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This is the first tool I made in my endeavor to hand tool woodworking. At this time I was still using the powered machines in the woodshop on the base. Man will it hog off wood!
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52 posts in 1699 days
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#1 posted 11-30-2011 08:22 PM
nice looking plane!
-- Master hand plane hoarder. - http://timetestedtools.net
519 posts in 2722 days
#2 posted 11-30-2011 09:27 PM
An admirable undertaking, building everything with just hand tools and sweat. I prefer to do it that way myself. I find that in order to put food on the table (since I work wood for a living) though, I need a quicker method of getting the work done. That equals machines. However, I have the occasional client request no machines be used in the production of their furniture. I do it for them gladly. I also charge more, as it is taking up more of my time and skill.
-- Adventure? Heh! Excitement? Heh! A Woodworker craves not these things!
7113 posts in 2481 days
#3 posted 11-30-2011 09:42 PM
Nice, did you saw it down the middle to cut out the “frog” area and glue it back together? Or did you Chop it out from a solid piece ?
-- Mauricio - Woodstock, GA - "Confusion is the Womb of Learning, with utter conviction being it's Tomb" Prof. T.O. Nitsch
3372 posts in 1984 days
#4 posted 11-30-2011 10:01 PM
The Chamfer on the plane is a nice detail.
-- Make furniture that lasts as long as the tree - Ryan
12983 posts in 2023 days
#5 posted 11-30-2011 10:13 PM
Really nice plane. I like the proper button.
-- My dad and I built a 65 chev pick up.I killed trannys in that thing for some reason-Hog
#6 posted 11-30-2011 10:17 PM
Thank you everyone for the words of encouragement.
Mochoa- I did use the “Krenov” method -resawing, and laminating- I just wanted a tote and for it to look more traditional.
#7 posted 11-30-2011 10:18 PM
Since you did the lamination where does the cut fall (I ask because of the way you secure the wedge)
6347 posts in 2173 days
#8 posted 11-30-2011 10:48 PM
Well done. It looks great.
-- Andy -- Old Chinese proverb say: "If you think something can't be done, don't interrupt man who is doing it."
1849 posts in 2317 days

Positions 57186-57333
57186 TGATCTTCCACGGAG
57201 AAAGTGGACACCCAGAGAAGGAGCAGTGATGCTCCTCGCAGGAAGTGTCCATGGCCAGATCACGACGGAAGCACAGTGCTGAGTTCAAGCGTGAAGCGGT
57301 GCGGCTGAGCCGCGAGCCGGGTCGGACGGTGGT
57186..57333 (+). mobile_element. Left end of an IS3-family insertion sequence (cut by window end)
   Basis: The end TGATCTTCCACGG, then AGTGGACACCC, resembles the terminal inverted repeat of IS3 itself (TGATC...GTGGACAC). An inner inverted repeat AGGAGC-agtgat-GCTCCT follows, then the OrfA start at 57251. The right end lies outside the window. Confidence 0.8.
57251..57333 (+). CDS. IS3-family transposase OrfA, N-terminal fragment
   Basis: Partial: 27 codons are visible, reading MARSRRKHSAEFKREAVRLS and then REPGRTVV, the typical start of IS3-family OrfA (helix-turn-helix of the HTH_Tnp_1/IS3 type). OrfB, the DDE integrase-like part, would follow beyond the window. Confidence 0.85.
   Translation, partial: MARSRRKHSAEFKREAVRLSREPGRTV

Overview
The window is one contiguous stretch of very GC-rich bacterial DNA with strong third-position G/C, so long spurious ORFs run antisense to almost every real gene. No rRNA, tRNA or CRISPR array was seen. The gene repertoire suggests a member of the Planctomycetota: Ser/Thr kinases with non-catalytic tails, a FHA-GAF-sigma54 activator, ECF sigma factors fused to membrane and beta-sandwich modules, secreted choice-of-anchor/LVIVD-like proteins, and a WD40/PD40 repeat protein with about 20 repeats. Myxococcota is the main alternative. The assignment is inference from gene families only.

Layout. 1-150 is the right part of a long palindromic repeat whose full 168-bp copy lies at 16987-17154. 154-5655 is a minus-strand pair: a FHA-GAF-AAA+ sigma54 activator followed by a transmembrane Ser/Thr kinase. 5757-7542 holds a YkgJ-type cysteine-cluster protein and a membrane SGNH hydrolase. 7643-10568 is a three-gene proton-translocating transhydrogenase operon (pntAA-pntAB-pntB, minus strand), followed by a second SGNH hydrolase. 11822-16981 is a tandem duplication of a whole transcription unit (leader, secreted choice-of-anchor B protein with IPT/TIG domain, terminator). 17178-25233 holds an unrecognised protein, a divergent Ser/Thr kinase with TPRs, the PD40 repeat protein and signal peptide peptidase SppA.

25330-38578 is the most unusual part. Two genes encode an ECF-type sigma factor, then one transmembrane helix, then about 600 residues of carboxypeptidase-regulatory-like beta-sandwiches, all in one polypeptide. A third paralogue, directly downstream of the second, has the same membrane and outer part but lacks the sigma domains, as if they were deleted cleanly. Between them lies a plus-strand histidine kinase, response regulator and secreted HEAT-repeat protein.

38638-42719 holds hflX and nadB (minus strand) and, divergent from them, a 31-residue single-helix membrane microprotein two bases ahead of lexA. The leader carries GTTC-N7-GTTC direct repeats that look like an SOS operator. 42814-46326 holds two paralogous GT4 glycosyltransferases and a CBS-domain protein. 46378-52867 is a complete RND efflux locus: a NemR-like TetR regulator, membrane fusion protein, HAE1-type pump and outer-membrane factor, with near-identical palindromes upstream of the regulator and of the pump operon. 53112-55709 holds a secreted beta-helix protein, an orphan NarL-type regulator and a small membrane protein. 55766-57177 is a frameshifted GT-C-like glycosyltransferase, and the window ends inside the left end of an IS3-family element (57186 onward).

#9 posted 12-01-2011 12:13 AM
Great looking plane.Welcome to lumberjocks.
-- Scott Smith, Southern Illinois
453 posts in 2004 days
#10 posted 12-01-2011 03:33 AM
Great job, think I might try making some of the more “traditional” wooden planes. The Krenov style plans are only better for fine work, not for heavy planing.
-- And whatsoever ye do, do it heartily, as to the Lord... Colossians 3:23 http://carterswhittling.wordpress.com/
381 posts in 1815 days
#11 posted 12-01-2011 08:22 AM
-- Only two things are infinite, the universe and human stupidity, and I'm not sure about the former. -- Albert Einstein
621 posts in 2124 days
#12 posted 12-01-2011 12:00 PM
I love those old school style planes.
-- The works of evil people are not the problem. It is the "Good" people standing by and watching not speaking up. Dubsaloon
22019 posts in 2196 days
#13 posted 12-01-2011 12:27 PM
It’s a beautiful tool and it will serve you the rest of your life.
-- If a man does not keep pace with his companions, perhaps it is because he hears a different drummer. Let him step to the music which he hears, however measured or far away. Henry David Thoreau
#14 posted 12-01-2011 09:20 PM
RGtools- By “where does the cut fall” , I assume you mean the sides of the plane that are cut off, then reglued back together after you have shaped the bed, escapement, abuttment, and mouth. Is that right?
#15 posted 12-01-2011 09:52 PM
JaLatham, usually traditional style planes like the one you made, if laminated, were cut right down the middle. If you cut the sides off like Krenov then that’s a little different. I think that’s what RG was getting at. I had that question too. It sounds like you cut both sides off. Where did you see those plans.
Great plane, thanks for posting.
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